The EEF’s review (2022) reports that the most promising interventions aimed at targeting cases of low attendance increased parental engagement through effective communication. Communication regarding the importance of attendance and specific information about the child’s attendance history, as well as targeted parental engagement interventions that help specific students to overcome attendance barriers, were shown to be effective in improving attendance rates. For instance, Hurwitz et al. (2015) found that well-designed communications via text message had particularly positive effects on increasing engagement among fathers. Similarly, engaging parents in activities at school aimed at improving parent social networks had a positive impact on involvement and lessened the disconnect between parents and their child’s school (Curry and Hotler, 2019).
While the impacts of such approaches may not be sufficient on their own to support children with greater needs, supporting parental engagement and gaining an understanding of parents’ perceptions of attendance will help schools to embed a culture of effective communication and transparency around attendance (Axford et al., 2019).
Understanding attendance in your setting
For any school looking to understand the drivers of attendance, understanding the motivations of parents and students in their community is key. These are likely to be interrelated with other factors. For example, feeling safe at school was found to be a useful tool for exploring school belonging, as well as a key driver of low attendance (Porter et al., 2021).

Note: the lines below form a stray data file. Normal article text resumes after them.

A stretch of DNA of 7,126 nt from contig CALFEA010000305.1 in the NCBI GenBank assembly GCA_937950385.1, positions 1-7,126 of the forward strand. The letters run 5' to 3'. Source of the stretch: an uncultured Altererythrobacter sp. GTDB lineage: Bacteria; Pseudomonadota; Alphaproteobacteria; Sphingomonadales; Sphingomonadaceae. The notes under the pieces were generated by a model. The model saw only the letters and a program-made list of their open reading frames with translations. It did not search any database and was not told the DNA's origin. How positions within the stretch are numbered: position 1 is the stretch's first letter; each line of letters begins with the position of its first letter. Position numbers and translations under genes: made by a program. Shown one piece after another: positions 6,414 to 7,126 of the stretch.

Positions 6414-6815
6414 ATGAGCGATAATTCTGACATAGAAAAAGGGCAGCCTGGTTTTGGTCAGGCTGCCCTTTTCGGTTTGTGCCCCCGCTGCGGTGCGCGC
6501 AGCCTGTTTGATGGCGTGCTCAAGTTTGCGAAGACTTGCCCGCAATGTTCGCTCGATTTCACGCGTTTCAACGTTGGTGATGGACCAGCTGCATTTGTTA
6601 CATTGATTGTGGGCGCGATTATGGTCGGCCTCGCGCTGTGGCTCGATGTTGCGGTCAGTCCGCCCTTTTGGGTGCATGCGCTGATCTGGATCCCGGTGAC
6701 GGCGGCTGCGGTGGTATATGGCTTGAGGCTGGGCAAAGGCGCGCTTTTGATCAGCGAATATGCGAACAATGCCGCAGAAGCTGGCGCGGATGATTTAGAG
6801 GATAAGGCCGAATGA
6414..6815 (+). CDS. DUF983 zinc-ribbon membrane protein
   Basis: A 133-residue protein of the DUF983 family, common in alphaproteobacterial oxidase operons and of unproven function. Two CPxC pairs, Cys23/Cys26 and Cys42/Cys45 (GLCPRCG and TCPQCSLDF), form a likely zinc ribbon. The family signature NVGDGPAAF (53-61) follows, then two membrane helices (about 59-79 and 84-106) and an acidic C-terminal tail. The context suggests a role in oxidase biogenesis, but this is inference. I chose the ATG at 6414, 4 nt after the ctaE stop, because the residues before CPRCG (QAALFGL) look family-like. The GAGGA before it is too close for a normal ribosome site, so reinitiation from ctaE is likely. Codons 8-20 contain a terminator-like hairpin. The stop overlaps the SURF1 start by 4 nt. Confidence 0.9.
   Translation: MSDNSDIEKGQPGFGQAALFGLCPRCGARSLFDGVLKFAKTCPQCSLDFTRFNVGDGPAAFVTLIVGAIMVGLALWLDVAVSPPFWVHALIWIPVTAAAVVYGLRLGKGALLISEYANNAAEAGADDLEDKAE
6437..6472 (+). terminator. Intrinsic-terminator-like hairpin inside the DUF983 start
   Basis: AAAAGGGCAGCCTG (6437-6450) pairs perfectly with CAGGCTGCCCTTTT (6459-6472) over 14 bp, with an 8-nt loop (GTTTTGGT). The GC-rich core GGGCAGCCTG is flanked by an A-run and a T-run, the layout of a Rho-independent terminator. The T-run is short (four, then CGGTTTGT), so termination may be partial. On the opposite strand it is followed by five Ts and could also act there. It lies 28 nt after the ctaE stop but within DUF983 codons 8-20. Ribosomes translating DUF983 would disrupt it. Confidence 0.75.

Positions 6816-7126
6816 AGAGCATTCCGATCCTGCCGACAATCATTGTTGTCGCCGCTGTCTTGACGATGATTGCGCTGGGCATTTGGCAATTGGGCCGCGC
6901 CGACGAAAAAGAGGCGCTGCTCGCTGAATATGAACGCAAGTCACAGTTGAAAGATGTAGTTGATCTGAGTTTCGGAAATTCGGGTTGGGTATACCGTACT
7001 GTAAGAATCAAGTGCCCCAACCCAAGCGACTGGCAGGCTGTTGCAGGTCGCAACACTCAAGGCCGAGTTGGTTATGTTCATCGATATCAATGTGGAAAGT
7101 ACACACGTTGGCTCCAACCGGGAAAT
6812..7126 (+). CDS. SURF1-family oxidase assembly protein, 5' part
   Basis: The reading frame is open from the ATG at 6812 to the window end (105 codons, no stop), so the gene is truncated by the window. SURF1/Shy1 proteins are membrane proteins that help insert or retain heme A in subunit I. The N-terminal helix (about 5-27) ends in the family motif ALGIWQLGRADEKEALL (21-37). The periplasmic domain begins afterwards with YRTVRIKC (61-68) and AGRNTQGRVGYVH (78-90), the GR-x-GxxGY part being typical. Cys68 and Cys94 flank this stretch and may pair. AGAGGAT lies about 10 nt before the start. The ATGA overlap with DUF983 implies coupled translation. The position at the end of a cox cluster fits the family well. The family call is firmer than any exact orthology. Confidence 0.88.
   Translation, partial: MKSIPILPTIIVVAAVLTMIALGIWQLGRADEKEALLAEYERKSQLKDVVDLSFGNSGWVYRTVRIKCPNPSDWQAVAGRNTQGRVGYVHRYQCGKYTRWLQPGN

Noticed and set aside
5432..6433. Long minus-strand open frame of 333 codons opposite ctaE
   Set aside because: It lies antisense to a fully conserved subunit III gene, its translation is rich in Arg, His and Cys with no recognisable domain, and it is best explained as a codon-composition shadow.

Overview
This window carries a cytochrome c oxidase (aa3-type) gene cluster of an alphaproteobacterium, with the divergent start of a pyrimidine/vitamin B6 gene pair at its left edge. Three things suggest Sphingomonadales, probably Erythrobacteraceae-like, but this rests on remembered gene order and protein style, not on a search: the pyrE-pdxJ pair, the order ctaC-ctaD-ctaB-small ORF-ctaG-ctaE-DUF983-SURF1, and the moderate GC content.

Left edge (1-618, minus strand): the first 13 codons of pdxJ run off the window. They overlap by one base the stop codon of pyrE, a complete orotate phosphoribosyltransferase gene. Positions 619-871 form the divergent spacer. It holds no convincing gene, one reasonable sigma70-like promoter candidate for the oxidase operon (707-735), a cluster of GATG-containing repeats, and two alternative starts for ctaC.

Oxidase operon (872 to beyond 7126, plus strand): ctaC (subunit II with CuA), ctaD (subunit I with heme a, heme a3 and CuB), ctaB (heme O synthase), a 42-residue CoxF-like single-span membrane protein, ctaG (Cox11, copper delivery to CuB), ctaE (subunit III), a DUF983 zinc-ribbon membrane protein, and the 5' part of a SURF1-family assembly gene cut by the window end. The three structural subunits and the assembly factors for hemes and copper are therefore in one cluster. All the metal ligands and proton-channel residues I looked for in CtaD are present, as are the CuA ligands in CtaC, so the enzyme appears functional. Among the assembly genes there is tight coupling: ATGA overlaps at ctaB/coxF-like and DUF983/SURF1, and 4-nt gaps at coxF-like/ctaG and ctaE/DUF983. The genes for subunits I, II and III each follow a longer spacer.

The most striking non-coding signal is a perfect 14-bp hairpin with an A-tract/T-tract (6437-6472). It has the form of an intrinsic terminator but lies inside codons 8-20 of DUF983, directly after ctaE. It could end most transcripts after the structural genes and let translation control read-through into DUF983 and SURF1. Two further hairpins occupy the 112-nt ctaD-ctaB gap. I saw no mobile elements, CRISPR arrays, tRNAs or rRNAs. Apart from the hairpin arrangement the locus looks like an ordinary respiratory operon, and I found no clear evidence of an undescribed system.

While schools will often design their own surveys to assess these questions, we would recommend using existing tools that have been formally validated, to avoid gathering potentially misleading responses. Potential sources that schools could consider include:
- Sense of safety in school: ‘Feeling part of the school and feeling safe: Further development of a tool for investigating school belonging’ by Porter et al. (2021)
- Anxiety: ‘A brief measure for assessing generalised anxiety disorder: The GAD-7’ by Spitzer et al. (2006)
- Grit: ‘Development and validation of the Short Grit Scale (GRIT–S)’ by Duckworth and Quinn (2009).
Questions that schools may wish to consider asking of students, derived from the wider literature (Blevins, 2009; Malcolm et al., 2003) include:
- whether teachers care when they miss school
- whether their parents/carers care when they miss school
- whether there are consequences if they skip lessons
- whether they know the reasons why they are allowed to miss school and the reasons why they are not.
Questions that schools could consider asking of parents include:
- whether their absence policy is clearly communicated
- whether the parent finds it difficult to get their child to go to school
- whether there are appropriate consequences for when a child is absent without a valid reason
- whether they feel that the school is concerned when their child misses school.
Analysing this data should help to provide more in-depth understanding of the factors that might be influencing attendance in your setting, and the best approaches to support parents and families. Crucially, gathering perspectives beyond just attendance data can help to highlight students that may benefit from additional support but do not hit the threshold of persistent absence.
For further information on the Understanding Attendance project and to get involved, visit www.impacted.org.uk. Findings on effective interventions will continue to be released in future issues of Impact.